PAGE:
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Underwater operations for increased fleet performance

Odfjell Tankers wanted to find a way for marine growth to be inspected and removed more frequently than the dry docking periods allow. The solution? Divers.

For any vessel, marine growth attaches to the hull and propeller while at sea. This affects the vessel's performance, decreasing efficiency and thereby increasing energy and fuel consumption.

Hull cleaning and propeller polishing conducted by underwater diving operations significantly increase performance. 

The process can be performed while vessels are in the water, waiting at anchorage, at lay-by berths, and even during cargo operations. Odfjell endeavors to have all of its vessels inspected by divers twice a year, regardless of antifouling.


Analyzing performance effects

Diving inspections often reveal heavy marine fouling that needs to be removed.

In some cases, we can see a performance increase of up to 14% after a cleaning of the hull and propeller polishing.

Depending on the vessel, this can be equivalent to saving approximately 3 mts fuel per day.

The entire fleet’s performance is thoroughly analyzed on a daily basis. If lower performance is observed for a vessel, an underwater inspection may be initiated. 

The effects of a hull cleaning have been well documented over the years. Fuel consumption decreases when a vessel maintains the same speed as compared to its performance prior to hull cleaning: Less fuel burned means lower CO2 emissions. 

The Rupert Roughness Comparator Scale

Vendors worldwide are using the Rupert Roughness Comparator Scale to examine and determine the roughness on a propeller pre- and post-polishing.

Underwater survey operations have shown that a calcium layer will attach to the propeller over a period of five to six months. This fact has led Odfjell Tankers to conduct surveys twice a year and the propeller is polished by default.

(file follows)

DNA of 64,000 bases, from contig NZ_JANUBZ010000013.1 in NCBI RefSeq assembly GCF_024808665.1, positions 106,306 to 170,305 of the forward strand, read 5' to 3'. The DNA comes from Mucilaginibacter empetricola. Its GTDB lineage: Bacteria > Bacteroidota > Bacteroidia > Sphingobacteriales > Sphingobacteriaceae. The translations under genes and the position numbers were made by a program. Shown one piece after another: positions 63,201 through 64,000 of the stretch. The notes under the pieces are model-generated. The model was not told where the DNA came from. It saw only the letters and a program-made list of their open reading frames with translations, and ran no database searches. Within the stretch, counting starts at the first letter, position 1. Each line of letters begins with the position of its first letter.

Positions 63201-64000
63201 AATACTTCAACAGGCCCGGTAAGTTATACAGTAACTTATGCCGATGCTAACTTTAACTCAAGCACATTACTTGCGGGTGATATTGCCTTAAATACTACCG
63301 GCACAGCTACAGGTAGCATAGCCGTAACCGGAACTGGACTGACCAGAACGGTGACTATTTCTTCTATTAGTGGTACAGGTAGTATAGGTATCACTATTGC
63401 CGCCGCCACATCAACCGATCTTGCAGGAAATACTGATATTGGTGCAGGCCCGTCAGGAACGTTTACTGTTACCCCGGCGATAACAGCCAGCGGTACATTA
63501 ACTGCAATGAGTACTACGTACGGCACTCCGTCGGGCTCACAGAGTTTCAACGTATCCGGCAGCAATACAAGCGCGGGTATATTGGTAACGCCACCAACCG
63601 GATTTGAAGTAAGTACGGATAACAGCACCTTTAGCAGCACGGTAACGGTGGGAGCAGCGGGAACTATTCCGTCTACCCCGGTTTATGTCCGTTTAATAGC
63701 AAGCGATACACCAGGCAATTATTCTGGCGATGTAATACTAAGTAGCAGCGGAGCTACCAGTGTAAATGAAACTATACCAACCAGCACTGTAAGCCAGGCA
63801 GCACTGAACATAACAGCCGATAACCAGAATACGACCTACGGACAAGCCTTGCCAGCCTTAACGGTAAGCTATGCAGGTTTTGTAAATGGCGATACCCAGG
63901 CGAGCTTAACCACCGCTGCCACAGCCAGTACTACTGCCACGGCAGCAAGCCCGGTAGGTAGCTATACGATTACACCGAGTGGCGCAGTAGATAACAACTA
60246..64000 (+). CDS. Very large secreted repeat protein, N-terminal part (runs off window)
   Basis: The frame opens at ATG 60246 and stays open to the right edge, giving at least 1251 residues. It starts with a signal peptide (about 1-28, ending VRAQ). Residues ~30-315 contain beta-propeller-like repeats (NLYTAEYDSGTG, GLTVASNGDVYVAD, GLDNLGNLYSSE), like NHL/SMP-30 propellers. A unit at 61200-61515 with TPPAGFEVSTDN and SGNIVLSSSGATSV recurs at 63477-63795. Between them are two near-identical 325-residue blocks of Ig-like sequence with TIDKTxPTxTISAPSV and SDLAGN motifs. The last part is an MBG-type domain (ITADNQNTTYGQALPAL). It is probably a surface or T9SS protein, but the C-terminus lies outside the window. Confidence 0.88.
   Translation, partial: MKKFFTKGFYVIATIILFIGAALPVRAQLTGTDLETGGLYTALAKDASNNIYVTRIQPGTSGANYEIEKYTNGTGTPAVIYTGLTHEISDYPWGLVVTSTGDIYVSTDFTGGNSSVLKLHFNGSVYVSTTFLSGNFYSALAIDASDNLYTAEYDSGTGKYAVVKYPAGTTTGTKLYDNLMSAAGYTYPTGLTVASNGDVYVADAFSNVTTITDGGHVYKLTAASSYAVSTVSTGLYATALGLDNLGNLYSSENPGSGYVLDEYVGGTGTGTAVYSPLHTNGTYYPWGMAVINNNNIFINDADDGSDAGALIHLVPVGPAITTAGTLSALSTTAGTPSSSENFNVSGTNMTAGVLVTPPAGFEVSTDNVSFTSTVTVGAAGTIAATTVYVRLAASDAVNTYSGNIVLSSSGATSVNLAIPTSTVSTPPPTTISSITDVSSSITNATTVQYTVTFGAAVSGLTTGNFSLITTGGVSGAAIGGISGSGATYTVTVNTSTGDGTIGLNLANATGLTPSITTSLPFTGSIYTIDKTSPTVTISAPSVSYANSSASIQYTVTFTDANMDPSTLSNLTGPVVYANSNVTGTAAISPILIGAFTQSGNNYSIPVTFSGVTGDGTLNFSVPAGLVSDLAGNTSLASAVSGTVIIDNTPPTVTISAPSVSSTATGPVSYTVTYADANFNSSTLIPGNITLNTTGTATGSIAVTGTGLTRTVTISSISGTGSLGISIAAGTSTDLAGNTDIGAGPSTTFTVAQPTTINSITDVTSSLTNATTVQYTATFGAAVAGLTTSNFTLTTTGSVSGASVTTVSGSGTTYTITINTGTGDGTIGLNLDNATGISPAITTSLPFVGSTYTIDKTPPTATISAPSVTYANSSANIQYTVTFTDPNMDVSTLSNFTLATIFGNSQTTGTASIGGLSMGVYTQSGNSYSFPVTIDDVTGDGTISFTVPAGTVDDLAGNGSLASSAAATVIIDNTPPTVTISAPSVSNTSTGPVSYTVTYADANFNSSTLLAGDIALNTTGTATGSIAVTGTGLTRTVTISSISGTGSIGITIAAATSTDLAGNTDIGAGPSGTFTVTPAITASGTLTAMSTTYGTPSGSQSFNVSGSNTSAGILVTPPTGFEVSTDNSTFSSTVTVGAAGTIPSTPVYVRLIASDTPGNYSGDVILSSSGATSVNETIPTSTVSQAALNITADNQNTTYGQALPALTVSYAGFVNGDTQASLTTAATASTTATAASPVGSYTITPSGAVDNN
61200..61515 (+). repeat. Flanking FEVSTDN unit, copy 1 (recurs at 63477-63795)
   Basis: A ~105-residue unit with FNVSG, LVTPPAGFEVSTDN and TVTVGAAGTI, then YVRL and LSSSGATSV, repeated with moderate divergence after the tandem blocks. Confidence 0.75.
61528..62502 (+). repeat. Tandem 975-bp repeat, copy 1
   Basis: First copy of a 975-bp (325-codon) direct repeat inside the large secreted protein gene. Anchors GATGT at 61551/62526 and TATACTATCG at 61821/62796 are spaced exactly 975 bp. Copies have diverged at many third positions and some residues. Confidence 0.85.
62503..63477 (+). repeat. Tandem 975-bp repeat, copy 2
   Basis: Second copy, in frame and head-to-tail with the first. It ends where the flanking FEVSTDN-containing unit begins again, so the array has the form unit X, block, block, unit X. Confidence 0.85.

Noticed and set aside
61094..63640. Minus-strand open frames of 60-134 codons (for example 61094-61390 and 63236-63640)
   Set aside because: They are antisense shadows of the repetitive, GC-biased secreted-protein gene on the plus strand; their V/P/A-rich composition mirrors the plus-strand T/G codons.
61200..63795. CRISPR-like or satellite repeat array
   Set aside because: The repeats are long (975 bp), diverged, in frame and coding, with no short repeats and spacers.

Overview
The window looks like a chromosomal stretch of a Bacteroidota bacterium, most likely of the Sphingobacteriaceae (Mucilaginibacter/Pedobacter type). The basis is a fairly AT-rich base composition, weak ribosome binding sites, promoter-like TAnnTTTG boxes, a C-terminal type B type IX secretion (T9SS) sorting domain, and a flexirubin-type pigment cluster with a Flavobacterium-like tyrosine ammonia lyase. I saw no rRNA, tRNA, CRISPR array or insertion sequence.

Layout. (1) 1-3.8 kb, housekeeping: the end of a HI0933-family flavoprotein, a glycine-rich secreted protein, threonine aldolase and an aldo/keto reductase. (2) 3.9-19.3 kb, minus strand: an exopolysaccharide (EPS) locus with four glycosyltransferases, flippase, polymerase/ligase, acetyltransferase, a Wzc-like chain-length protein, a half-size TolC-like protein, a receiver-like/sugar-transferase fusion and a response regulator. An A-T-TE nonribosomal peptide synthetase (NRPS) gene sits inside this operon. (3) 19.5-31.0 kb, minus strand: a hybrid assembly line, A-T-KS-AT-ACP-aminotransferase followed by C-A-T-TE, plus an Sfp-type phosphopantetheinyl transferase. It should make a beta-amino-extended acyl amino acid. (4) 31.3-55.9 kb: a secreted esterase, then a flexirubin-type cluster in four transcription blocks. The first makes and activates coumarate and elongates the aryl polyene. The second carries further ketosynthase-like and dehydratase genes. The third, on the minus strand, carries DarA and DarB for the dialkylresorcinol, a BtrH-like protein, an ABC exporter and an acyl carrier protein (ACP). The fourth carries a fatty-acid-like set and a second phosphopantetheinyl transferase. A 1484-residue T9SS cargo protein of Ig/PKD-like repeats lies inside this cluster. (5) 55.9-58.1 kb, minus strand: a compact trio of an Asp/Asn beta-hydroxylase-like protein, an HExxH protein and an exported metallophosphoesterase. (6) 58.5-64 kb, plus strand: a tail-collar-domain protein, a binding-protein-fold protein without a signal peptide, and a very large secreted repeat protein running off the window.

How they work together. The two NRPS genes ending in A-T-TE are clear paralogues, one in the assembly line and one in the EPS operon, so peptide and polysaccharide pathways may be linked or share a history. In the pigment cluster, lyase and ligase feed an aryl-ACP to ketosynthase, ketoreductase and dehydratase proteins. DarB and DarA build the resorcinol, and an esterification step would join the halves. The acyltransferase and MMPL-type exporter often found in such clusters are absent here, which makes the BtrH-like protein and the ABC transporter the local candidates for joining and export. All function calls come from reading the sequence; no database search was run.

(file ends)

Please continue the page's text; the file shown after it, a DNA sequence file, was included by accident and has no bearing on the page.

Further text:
Underwater operations for increased flee performance

IMS Diving performing a hull cleaning

Hull cleaning and propeller polishing conducted by underwater diving operations significantly increase performance.

On average, surveys show that a propeller has an approximate roughness of between C and D after six months in the water. Vendors use a 3M abrasive polishing pad to remove the calcium layer before using a softer pad to achieve a grade A on the Rupert Roughness Comparator Scale.

Studies from NTNU (Norwegian University of Science and Technology) have shown that it is possible to see an approximately 0.5 knot increase if a propeller is polished from a grade E to a grade A. For a voyage from Panama to Yokohama, this can translate to a fuel saving of around 10%.

Efficiency is key for Odfjell. High-quality propeller polishing routines are important steps in improving our energy efficiency and ship performance as well as reducing our environmental footprint.

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